How do you know if a model is a good model? It must allow you to do something and get feedback. How do human beings learn? Trial and error. Yet in our culture we do not tolerate making mistakes. Unconsciously, we have developed a cultural modality that says that learning is not important. It is a very insightful paradox that we will not resolve right now.

So what? Why are we talking about models and model-making? We are here to build a model (a definition) because we don't have a common model (definition) yet. In order to build a new model, we need to share our models. Humans are not in conflict - models are. For today, at least, model conflict is really cool! We need our models to have lots of conflict so that some interesting new models might pop out. In some cases people might have walked into the room this morning believing that we have the right answer (model) already.

There is no such thing as a perfect model. Some models are useful. We are here to build a useful model together.

This is not a meeting. This is a design process. We have created a series of intensive, immersive activities for you to experience in small groups. In each activity, you will create something together -- maybe it's a list on a marker board, or maybe it's something more elaborate. Then you will share your model with others. Not everyone will be involved in every conversation. We will give you big challenges, and you will probably not have enough time to solve them. But we are working in a very iterative fashion -- we will revisit challenges again and again, and the complete solutions will shape up over several iterations of work.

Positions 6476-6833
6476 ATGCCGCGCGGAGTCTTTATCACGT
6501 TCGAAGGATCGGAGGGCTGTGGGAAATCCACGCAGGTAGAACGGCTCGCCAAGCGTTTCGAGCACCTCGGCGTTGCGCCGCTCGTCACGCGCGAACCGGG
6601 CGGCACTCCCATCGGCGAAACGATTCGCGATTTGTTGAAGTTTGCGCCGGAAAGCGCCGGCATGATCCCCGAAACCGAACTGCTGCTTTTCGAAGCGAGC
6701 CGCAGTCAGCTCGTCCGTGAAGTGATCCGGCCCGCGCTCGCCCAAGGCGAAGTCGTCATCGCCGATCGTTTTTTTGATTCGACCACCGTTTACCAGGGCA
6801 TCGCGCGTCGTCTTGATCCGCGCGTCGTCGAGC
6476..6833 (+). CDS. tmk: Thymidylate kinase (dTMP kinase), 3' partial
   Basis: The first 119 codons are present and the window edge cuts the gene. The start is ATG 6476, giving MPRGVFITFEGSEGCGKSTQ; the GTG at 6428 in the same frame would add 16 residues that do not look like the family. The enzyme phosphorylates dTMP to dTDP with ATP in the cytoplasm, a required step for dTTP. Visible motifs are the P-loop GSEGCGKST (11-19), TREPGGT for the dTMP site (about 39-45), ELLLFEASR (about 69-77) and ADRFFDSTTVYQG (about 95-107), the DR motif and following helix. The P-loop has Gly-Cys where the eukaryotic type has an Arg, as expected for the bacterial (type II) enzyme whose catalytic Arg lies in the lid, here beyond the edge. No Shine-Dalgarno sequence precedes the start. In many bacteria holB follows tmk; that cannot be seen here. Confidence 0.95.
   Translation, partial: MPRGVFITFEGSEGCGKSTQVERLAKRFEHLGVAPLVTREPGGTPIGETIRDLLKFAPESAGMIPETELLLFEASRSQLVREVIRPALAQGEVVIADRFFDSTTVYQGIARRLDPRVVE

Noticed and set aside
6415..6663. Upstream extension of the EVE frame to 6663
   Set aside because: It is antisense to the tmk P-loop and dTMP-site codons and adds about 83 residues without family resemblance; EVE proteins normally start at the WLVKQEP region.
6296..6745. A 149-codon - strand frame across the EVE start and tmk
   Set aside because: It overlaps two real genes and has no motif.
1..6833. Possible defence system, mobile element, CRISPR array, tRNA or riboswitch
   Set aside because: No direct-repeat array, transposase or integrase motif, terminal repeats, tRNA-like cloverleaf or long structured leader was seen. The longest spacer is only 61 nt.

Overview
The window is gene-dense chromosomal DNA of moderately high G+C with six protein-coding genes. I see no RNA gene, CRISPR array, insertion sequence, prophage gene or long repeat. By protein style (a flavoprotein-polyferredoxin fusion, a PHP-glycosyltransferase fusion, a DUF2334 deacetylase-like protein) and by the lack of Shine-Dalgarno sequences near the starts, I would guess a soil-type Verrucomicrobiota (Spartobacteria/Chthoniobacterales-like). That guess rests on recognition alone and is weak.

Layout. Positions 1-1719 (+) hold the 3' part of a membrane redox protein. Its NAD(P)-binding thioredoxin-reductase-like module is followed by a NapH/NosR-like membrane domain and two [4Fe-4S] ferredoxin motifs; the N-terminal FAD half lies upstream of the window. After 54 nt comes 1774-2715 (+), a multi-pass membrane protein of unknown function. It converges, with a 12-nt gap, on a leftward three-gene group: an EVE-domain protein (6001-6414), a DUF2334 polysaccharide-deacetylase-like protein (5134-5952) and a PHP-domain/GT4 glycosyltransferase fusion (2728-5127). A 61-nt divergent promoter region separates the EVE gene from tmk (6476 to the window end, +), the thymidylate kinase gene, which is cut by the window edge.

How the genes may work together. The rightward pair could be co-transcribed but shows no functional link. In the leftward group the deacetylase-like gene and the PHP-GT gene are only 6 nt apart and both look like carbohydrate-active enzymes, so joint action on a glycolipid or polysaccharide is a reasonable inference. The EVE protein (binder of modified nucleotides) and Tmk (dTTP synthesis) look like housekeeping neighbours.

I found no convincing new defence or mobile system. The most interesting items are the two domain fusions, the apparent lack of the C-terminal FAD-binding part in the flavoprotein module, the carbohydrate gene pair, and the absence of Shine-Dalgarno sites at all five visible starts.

We do not build formal breaks into our agenda. In the creative process, you need to manage your energy. And since every individual will be going through his or her own process, you will need to take your breaks when you need to. Just be conscious of how your energy and your breaks will effect those working around you. So take a break when you need to. Please keep your interruptions to a minimum - turn your phones off or set them to stun. There will always be food and beverages in the back of the room.

You will have an opportunity to work with most of the other people in the room in small groups. We will not take the time for formal introductions to start the day.

We are here to create a definition of career readiness. Our job as facilitators is to figure out what questions to ask. One of the first questions we had was whether college-ready and career-ready were the same thing. When you walked in the door, a large majority of you said that these were not the same.

What stood out for you among the questions and responses that you saw in the first Walkabout activity? Most of these questions have to do with our preconceived notion of what college or career or education really means. What surprised you? It's really not easy to question our own beliefs.

I was surprised that most people voted NO on whether career-ready and college-ready were the same thing. In my mind, college is just a step in a career path. Others were surprised that so many people agreed that career and liberal arts preparation were different. College-ready tends to be more focused on "book smarts". Someone who is career ready is disciplined enough to get up early to get to work on time. Is "college ready" a mind-set or an attitude? Does it depend on the perceptions of the person you're talking to? (An 18-year-old's perceptions of college are quite different than a 40-year-old.) Career readiness is about strategic thinking, problem-solving and working in teams - and college-ready people have many of those skills too. Your definitions of both college and career readiness will depend on who you are, how old you are, what organization you're with, what college you're talking about, and what career you're talking about.

In the first activity, you're going to get the opportunity to explore a little bit about the future through a set of Concept Cards that InnovationLabs developed through its research for a wide range of clients. We are going to ask you to put yourselves in 2015 and play with a number of different scenarios of the future.